Today we are pleased to share the latest post in our weekly series, Beyond the Book. This month Christian Scharen reflects on issues of race and justice, and argues that theology does (and must!) have something to say about the pressing concerns of contemporary society.
I mention in my book, Fieldwork in Theology, that I spent time doing research in an African Methodist Episcopal church in Atlanta. It was Big Bethel, on historic Auburn Avenue, and I was working on my dissertation at Emory University. I loved learning about and worshiping with the AME church, and listening to the lives and experiences of its members as I did interviews.
I remember vividly my interview with the elderly Mrs. King, the informal church historian of Big Bethel. She told me the story of the infamous KKK leader and owner of Stone Mountain, a Mr. Venable. Since men of the congregation worked as laborers in his granite quarry on Stone Mountain, he gave the church a “deal” on granite—any broken pieces, $20 a wagon load. Looking today, you can see the variable granite pieces which make up this citadel for the mercy and love of God in the world. The story is a parable for God’s power of salvation: the stone which the builder rejected became the cornerstone” (Psalm 118; Matthew 21).
Founded as a church because of white supremacy, the AME has never been far from the costs of the struggle for freedom and dignity. Yet when I heard the horrible news of the shooting at Mother Emanuel AME in Charleston SC, and that the shooter, Dylann Roof was a young member of my own Lutheran denomination, I cried out in anguish. A pastor-activist I greatly admire, the Rev. Dr. Jacqui Lewis, pastor of Middle Collegiate Church in New York, went to Charleston to deliver some of the thousands of prayers and words of comfort generated by a national campaign in support of the congregation.
Her words captured in a simple phrase what I and so many others were feeling, and it became a popular hashtag for expressing a faith-rooted response to the shooting: #PropheticGrief. She spelled it out by naming the two sides of her complex emotions: tears falling heavy, and activism that ends racism. For me, the grief was over the senseless loss of more innocent African American lives and over the depth of divides between peoples in this nation which claims to offer “liberty and justice for all.” The divides are very personal. I am, after all, a white man, a member of the same denomination as the shooter, and it struck me how profoundly our worlds shape our perception, our ability to really love our neighbors as ourselves.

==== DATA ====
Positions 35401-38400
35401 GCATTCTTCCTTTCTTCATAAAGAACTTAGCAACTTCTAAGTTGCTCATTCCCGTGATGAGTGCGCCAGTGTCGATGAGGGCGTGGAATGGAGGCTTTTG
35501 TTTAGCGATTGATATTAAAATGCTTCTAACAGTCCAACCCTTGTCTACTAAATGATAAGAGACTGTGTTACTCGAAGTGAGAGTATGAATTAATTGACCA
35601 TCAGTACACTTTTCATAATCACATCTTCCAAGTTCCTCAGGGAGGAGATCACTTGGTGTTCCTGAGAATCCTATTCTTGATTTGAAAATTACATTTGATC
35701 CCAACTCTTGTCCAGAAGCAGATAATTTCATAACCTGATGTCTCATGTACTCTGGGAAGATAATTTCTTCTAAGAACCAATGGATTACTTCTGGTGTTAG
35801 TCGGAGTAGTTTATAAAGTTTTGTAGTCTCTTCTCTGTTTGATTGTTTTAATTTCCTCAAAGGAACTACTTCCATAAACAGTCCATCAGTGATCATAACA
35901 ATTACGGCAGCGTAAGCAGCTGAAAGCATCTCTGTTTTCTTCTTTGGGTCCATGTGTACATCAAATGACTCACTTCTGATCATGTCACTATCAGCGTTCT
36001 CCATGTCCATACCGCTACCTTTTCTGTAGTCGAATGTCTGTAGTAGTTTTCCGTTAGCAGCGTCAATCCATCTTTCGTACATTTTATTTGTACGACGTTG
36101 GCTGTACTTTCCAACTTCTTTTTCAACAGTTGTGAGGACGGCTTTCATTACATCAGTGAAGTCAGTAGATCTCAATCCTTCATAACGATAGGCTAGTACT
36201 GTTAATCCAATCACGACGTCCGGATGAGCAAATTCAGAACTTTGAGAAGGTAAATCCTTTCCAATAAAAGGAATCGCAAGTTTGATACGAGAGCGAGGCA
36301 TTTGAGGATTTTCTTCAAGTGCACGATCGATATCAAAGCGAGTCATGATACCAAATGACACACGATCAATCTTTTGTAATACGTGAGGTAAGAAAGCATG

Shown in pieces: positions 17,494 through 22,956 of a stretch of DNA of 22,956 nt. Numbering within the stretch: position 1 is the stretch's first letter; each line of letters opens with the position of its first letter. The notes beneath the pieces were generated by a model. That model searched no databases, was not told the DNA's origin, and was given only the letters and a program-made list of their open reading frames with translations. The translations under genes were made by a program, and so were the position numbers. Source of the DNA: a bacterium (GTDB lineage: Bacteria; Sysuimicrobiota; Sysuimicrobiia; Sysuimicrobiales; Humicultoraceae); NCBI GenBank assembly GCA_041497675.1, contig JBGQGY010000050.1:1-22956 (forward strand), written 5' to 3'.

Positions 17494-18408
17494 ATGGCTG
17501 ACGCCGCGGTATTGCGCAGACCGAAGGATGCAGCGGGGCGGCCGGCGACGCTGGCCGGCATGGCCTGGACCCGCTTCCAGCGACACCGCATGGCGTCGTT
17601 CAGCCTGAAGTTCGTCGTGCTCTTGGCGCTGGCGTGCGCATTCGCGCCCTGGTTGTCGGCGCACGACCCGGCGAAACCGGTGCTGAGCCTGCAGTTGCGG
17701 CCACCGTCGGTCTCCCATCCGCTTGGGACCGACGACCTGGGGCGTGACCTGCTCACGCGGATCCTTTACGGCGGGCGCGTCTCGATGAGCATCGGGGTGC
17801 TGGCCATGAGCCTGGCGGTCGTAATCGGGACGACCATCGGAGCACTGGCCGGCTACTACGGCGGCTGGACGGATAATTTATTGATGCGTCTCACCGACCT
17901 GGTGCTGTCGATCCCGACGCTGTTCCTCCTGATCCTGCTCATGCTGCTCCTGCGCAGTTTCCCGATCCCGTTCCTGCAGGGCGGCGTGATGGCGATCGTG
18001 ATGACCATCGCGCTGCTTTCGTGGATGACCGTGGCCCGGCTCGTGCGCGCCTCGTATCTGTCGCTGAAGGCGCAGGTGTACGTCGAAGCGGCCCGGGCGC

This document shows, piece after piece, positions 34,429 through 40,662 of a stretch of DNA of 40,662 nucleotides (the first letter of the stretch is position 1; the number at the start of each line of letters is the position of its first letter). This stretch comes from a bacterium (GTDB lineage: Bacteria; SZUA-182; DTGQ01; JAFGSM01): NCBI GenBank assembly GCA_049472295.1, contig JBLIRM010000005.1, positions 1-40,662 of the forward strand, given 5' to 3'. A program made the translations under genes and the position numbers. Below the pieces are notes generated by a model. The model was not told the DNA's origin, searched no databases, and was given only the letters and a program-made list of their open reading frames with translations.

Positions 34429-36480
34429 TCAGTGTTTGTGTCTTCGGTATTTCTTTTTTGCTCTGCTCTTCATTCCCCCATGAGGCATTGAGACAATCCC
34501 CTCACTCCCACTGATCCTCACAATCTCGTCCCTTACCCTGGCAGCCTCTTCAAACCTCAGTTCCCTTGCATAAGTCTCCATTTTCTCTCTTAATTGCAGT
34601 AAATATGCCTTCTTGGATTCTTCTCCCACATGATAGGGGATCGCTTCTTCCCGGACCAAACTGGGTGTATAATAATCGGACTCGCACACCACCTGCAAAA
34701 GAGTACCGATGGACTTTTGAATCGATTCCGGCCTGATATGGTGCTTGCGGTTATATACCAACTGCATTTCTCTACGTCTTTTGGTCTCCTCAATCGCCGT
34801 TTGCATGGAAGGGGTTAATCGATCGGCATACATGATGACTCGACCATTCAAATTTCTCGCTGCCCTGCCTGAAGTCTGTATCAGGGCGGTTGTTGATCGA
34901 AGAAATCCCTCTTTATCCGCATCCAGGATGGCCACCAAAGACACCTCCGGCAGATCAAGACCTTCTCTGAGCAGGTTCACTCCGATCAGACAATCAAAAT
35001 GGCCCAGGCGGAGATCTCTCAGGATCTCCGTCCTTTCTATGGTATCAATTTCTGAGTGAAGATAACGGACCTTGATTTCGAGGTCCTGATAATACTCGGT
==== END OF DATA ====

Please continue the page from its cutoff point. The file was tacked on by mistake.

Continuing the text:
Here, my book might help as it unpacks Maurice Merleau-Ponty’s concept of “having a world” and the way such formative experiences of our world as we are taught by our family, friends, and local culture, shapes our living in that world (53). Bourdieu picks this up in his notion of the social embodied within my habits of living.
Racism is a prime example here—Dylann Roof may have had personal racist beliefs, but those beliefs were formed in him by virtue of being formed by a white supremacist world he inhabited. While such habits are anything but natural, they seem natural—that is, as “the way things are”—until they are challenged. Unfortunately, for white people in the United States, habits of white privilege that seem natural are the result of a world which is stacked in our favor, one which treats African Americans as plunder (on how African Americans have been seen as plunder, see Ta-Nehisi Coates’ new book, Between the World and Me).
My first two blog posts in this series, on “waking” and “listening,” both prepare the way for this post on “performing.” I don’t mean preforming in the sense of doing something false or inauthentic, as in: he’s just performing. Rather, I mean it in the sense of the deeply true ways we perform our social world and its patterns and practices in our own lives.
Rowan Williams argues that what Jesus offers us is a performance of God’s love for the world so compelling, so true, that in his person we meet God’s love and are transformed in the encounter (59). In the end, my broken, sinful, racist performance can be transformed into one in which God’s justice and mercy for the those on the margins become my own. I hope Fieldwork in Theology will help the church to be more deeply transformed its performance of Jesus’ way of self-giving love so that the world would know, through the church, the beating heart of God.
Christian Scharen (PhD, Emory University) is vice president of applied research at Auburn Theological Seminary in New York City. He previously taught at Luther Seminary. He has authored a number of books, including One Step Closer and Faith as a Way of Life, and is the book review editor of Ecclesial Practices. An ordained pastor in the Evangelical Lutheran Church in America, Scharen has served congregations in California, Georgia, and Connecticut.